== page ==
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The whale was feeding in an area with a lot of boat activity, including everything from large container ships to small outboard motor fishing boats.

We were not seeing fluke dives from this animal except for one shallow dive. It was feeding in 60 feet of water. We did see some lunge feeding, though!

We were able to spend about 45 minutes with this animal. There were also porpoises and seabirds in the area as well.

2pm:

On our next trip we found humpback whales in almost the exact same spot. This time there were about 5 whales in the area.

The whales were feeding in 51 feet of water. There were fluke dives and lunge feeds from the animals, who moved pretty continuously over the trip.

We had birds, porpoises, and lots of ship traffic in the area as well.

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We also spotted one breach on this trip.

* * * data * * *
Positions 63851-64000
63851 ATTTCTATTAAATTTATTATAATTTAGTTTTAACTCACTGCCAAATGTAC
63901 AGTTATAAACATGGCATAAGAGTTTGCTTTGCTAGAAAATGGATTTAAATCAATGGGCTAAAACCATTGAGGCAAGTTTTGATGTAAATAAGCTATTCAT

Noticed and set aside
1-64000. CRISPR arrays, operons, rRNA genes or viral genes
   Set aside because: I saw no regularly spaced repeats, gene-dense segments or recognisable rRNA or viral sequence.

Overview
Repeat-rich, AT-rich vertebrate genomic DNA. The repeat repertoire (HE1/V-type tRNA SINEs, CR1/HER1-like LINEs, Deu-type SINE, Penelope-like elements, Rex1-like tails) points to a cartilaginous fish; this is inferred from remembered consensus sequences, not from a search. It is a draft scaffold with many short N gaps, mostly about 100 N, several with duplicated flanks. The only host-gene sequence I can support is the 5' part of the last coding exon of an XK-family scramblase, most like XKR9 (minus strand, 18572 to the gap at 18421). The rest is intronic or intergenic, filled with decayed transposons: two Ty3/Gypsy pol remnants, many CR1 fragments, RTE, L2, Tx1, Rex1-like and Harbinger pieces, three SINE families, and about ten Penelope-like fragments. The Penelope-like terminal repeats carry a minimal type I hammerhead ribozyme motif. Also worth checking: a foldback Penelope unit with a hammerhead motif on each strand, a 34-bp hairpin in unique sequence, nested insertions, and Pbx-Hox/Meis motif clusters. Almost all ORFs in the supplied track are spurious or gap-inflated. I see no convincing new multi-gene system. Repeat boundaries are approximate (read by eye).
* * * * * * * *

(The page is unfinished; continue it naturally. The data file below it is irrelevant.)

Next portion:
Sightings Report: July 21, 2019

Sightings from San Francisco Whale Tours vessel Kitty Kat.

9am:

On our first trip of the day we had fog relatively high off the water and pretty good sea conditions. We had reports of whales northwest of the shipping lane, so we headed that way.

We found two humpbacks there in 80 feet of water.

We saw some fluke dives from these animals, who stayed close to each other the whole time they were feeding. At one point one of them did a full body roll. They appeared to be pushing the fish in between them.

Over the course of the trip the whales moved over a mile west.

There were fishing boats around us, as well as lots of birds and porpoises. We also saw some more spouts in the distance.

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12pm:

On our next trip we found whales in the same spot. There were still lots of fishing boats in the area. Sea conditions had improved from the morning trip.

We found six humpback whales in this area, all feeding in 84 feet of water. We saw some fluke dives from these animals as well.